What to do about pain in the knee

Discover the types of knee pain, how to prevent them and what we can do to alleviate the discomfort

Knee pain is a very common problem in many people, regardless of gender, race or age. Obviously there are factors that can worsen or increase the risk of suffering this injury. The knee is a large and complex joint. It is mainly made up of three bone parts, the union with the femur, the union with the tibia and the patella, which is the bone that gives mobility to this joint. Therefore, in knee pain, one of these bones will be involved. And not just the kneecap or the part that bends.

In between are two cartilaginous discs called menisci. The ends of the bones are protected by cartilage, preventing the bones from rubbing together and integrated into a synovium capsule that helps prevent friction. They are specifically bags with liquid that lubricates and prevents friction. The fluid is called synovium.

On the sides and behind the knee are the ligaments. Tendons connect muscles and bones. The ligaments together with the muscles support the bones. Knee pain can be differentiated by two main types, injuries after specific efforts or exercises. With sudden pain Or due to progressive pain due to wear and tear, mostly due to age and joint wear, it starts with mild discomfort and gets worse.

The knees are one of the joints that suffer the most wear and tear and the problem of osteoarthritis and arthritis. Knee pain is very disabling, since a healthy knee can move and facilitate mobility, when there is pain, walking alone becomes a problem and even disabling.


Most of the time, knee pain is due to a ligament, meniscus, or runner’s knee problem, although there are many more problems.


  • Anterior Cruciate Ligament Injury: This ligament connects the tibia and femur. This injury is very typical of soccer players, basketball players, fast sports in which directions are often changed quickly.
  • Bursitis: Inflammation of the bursa, the small cushions around the knees, especially in front of the kneecap. It usually occurs when there is repeated pressure on the knee, such as kneeling for a long time. Sometimes these injuries can lead to chronic inflammation due to overloading of the same. They usually improve with anti-inflammatory drugs, rest, occlusive bandages and local application of cold.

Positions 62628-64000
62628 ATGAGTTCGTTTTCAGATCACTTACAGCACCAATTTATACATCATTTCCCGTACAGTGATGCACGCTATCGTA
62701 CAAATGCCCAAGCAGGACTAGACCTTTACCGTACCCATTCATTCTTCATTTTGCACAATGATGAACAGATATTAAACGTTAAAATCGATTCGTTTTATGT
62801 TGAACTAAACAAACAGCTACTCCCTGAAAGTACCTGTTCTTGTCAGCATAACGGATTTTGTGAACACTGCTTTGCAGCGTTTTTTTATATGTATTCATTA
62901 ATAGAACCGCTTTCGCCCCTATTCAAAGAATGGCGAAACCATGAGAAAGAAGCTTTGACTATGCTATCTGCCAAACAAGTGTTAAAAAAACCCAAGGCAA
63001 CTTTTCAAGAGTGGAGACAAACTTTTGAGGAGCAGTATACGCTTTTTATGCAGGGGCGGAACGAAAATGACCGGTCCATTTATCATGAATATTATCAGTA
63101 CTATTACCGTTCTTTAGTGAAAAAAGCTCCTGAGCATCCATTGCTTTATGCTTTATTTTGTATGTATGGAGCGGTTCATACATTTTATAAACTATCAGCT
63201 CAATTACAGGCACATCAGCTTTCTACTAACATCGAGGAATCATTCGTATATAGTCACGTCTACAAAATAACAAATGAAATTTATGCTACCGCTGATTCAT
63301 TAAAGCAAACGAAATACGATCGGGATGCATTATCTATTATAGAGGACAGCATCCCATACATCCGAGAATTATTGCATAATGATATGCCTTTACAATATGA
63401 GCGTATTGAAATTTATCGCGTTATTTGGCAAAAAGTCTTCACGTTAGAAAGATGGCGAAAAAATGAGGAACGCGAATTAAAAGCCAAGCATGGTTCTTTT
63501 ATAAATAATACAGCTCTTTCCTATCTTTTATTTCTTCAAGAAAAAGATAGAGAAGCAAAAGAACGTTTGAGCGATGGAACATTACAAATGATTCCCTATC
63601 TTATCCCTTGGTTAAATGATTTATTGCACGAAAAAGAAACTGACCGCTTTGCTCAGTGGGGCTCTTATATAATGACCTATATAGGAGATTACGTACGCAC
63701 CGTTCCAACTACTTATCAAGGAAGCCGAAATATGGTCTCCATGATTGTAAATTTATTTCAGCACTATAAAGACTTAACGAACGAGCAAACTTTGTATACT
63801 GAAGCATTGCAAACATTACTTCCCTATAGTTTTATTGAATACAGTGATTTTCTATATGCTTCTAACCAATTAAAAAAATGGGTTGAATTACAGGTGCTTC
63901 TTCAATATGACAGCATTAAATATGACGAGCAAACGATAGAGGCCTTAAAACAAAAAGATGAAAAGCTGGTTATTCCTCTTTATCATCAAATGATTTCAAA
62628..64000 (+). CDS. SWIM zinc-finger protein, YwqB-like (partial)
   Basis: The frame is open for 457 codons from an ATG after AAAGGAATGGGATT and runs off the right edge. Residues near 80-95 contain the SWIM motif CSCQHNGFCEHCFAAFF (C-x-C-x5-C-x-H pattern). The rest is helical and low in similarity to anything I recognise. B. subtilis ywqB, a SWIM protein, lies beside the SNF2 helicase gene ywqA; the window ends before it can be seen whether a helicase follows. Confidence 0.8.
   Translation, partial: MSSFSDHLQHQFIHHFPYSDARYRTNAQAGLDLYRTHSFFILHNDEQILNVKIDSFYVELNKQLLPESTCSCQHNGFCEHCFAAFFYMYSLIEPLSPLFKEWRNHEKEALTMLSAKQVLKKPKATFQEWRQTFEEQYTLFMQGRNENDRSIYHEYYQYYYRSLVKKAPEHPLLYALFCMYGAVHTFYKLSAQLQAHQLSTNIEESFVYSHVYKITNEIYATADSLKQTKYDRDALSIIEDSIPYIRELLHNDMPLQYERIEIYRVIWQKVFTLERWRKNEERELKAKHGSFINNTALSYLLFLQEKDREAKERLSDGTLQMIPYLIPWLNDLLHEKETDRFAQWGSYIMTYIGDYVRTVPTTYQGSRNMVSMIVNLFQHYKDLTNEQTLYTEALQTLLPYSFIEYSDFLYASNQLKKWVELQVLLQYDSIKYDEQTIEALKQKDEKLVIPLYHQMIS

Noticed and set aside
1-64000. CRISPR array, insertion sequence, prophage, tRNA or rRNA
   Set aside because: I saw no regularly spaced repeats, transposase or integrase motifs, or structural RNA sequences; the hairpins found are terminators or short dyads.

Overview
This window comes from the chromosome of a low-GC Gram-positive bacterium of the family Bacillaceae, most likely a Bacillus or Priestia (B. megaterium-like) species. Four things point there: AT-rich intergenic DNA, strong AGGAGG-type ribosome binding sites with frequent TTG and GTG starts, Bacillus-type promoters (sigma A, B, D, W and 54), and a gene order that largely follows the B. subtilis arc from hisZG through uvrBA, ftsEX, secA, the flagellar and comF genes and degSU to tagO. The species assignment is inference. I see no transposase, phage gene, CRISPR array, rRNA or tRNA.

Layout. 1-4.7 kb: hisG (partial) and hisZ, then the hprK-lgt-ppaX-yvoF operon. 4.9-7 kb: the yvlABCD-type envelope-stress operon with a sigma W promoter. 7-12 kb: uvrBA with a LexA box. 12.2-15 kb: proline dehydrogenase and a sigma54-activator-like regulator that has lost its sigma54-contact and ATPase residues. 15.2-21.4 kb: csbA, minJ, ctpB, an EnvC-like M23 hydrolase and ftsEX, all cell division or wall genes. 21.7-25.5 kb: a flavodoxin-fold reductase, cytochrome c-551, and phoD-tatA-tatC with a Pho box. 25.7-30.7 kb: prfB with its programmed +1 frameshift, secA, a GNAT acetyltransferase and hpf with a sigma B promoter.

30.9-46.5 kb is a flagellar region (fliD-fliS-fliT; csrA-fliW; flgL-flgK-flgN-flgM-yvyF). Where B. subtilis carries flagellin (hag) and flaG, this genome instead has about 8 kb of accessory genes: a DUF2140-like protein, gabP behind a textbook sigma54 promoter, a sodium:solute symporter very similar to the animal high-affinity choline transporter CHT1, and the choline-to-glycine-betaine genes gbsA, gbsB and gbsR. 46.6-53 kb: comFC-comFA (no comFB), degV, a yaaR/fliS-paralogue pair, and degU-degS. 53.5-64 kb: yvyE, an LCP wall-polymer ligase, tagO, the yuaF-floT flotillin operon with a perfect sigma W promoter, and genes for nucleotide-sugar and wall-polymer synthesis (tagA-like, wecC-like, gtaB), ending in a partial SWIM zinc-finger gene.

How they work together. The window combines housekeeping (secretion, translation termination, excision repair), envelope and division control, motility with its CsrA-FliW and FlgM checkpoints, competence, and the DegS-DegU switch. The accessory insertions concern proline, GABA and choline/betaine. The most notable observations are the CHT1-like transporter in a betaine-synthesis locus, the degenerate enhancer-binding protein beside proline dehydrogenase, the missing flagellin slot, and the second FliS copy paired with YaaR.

• Patellar tendinitis: due to irritation or inflammation of the tendons that connect the muscles to the bones, it is usually frequent in sports that involve jumping, skiers or cyclists, too. It usually hurts more when going up or down stairs.
  • Meniscus tear or rupture: it is a shock absorber, this cartilage can be torn especially when the knee bears weight.


  • Loose small bone or cartilage: The knee is a complex joint and is made up of many small bones that can become loose due to minor injuries, these can interfere with the joint causing significant pain and disabling the joint.
  • Dislocated patella: The kneecap can slip out of its normal position due to trauma.
  • Hip or foot pain: if other parts of the body such as the hip or feet hurt, it can cause a change in position when walking or when resting. This position defect can cause overload or knee pain due to bad position.
  • Iliotibial band syndrome: a typical problem of long-distance runners and cyclists. In which the iliotibial ligament rubs against the outside of the femur. This continuous friction with repeated flexion and extension of the knee can cause inflammation in the area.

Attrition PAIN


One of the most frequent causes of knee pain caused by cartilage wear until it disappears. When the cartilage wears out, it does not fulfill the function it should, so the bones rub against each other in movement, this rubbing causes pain and inflammation of the knees. This continuous friction causes inflammation of the bones, which can lead to an increase in the size of the bone and even cause deformation. The pain is located mainly in front of and behind the knee.

Age, obesity, old injuries, lifestyle, very intense exercise or even genetics can more or less affect the risk of suffering osteoarthritis. The development of it is progressive, and with the advancement of the disease the pain is more intense, from pain to contact or to the simple movement of it.